Smart TaxesSmart Taxes

Jobless? You still owe income tax

The previous exemption of the first $2,400 in unemployment benefits from federal tax is over. Job-search costs, training for a new job and relocation expenses may be deductible.

By MSN Money Partner Jan 20, 2012 12:52PM

This post is by Carole Feldman of The Associated Press.

 

The jobless rate is dipping, but millions of people are still out of work. That could have implications when they file their income tax returns.

 

Collecting unemployment insurance benefits? All that you received in 2011 is taxed as income. Unless you requested that federal taxes be withheld, you could be in for a big surprise when you calculate taxes owed.

 

"People tend to believe unemployment benefits are still not taxable," said Bob Meighan, a vice president at TurboTax. That was the case in 2009, for the first $2,400 in unemployment benefits. But that provision was not renewed by Congress.

 

If it's any consolation, you may find yourself in a lower tax bracket because of reduced income, even counting the unemployment benefits. And you might also be eligible for tax breaks that you didn't qualify for before.

 

"If you have major household changes, say you lost your job in 2011, we encourage people to take a close look at things like the earned income credit," Internal Revenue Service spokesman Terry Lemons said.

He said people should go ahead and file their taxes even if they don't have the money to pay any taxes that are due. "There are more options there than many people realize," he said, including installment agreements.

 

The aftermath of the Great Recession, which gripped the nation from 2007 to 2009, is still being felt across America. Employers still worried about the state of the economy are hesitant to bring on new workers. And many of the more than 13 million unemployed people have stopped looking for jobs.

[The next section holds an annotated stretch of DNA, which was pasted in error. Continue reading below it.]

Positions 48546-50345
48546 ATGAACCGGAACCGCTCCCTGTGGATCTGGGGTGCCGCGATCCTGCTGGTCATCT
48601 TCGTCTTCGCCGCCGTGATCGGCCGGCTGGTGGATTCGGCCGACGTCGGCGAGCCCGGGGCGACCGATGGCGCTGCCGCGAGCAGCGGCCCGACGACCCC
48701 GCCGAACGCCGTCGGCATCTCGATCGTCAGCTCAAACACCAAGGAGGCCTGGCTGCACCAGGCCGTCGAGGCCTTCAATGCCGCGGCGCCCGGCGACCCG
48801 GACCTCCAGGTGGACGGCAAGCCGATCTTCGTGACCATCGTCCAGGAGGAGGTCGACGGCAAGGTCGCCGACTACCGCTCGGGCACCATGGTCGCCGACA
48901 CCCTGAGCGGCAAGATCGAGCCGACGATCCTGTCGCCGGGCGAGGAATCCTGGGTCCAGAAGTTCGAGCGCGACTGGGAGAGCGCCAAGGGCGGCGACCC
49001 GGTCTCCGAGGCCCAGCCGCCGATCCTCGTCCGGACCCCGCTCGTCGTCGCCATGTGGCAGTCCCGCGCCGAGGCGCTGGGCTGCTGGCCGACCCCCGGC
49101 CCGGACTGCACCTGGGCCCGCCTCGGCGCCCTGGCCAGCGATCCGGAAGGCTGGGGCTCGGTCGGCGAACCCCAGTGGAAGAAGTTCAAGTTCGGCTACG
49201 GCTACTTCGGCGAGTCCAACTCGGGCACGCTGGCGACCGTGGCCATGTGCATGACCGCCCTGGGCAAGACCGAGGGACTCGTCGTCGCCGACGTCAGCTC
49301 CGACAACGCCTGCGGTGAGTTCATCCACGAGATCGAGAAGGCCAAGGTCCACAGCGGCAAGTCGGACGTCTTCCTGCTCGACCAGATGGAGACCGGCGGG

For those who spent part or all of 2011 searching for work, there are tax breaks.

 

"All of those job search expenses are deductible -- the stationery, the long-distance phone calls, the hotels, anything you can relate to the job search," said MSN tax columnist Jeff Schnepper, author of "How to Pay Zero Taxes" (McGraw-Hill, 2011).

 

To qualify for this deduction, you have to be looking for a job in the same field or profession as your previous one. Expenses incurred trying to get your first job are not deductible. "Until you start working, you don't have a profession," Schnepper said.

 

You also have to itemize. And the cost of preparing your resume, working with job search services, mileage and other job search expenses has to exceed 2% of your adjusted gross income if you are to benefit, according to Greg Rosica, tax partner with Ernst & Young.

 

Make sure you save your receipts. "You have to be able to substantiate," he said.

 

Those out of work may find the jobs have dried up in their cities or towns. "Many people are picking up and moving to where the jobs are," Meighan said.

 

If you land a job across town or across the country, you might be eligible to take a deduction for moving expenses. "It's an above-the-line deduction, dollar for dollar a reduction in your income," Schnepper said. In this case, unlike job search expenses, you don't have to itemize to take advantage of the deduction.

 

To qualify, there's a distance test that has to be met: Your new job has to be at least 50 miles from your old house.

 

You can deduct moving expenses even if this is your first job, provided your workplace is at least 50 miles from your former home. That's also true if you're returning to work after being unemployed, the IRS says.

 

There's a requirement that you work at least 39 weeks in the new location over the first 12 months in the new area. You can take the deduction even if you started your job late in the year and won't meet the time test in 2011. But if you fail to meet it in 2012, you'll either have to file an amended return or report the deduction as income when you do your 2012 taxes.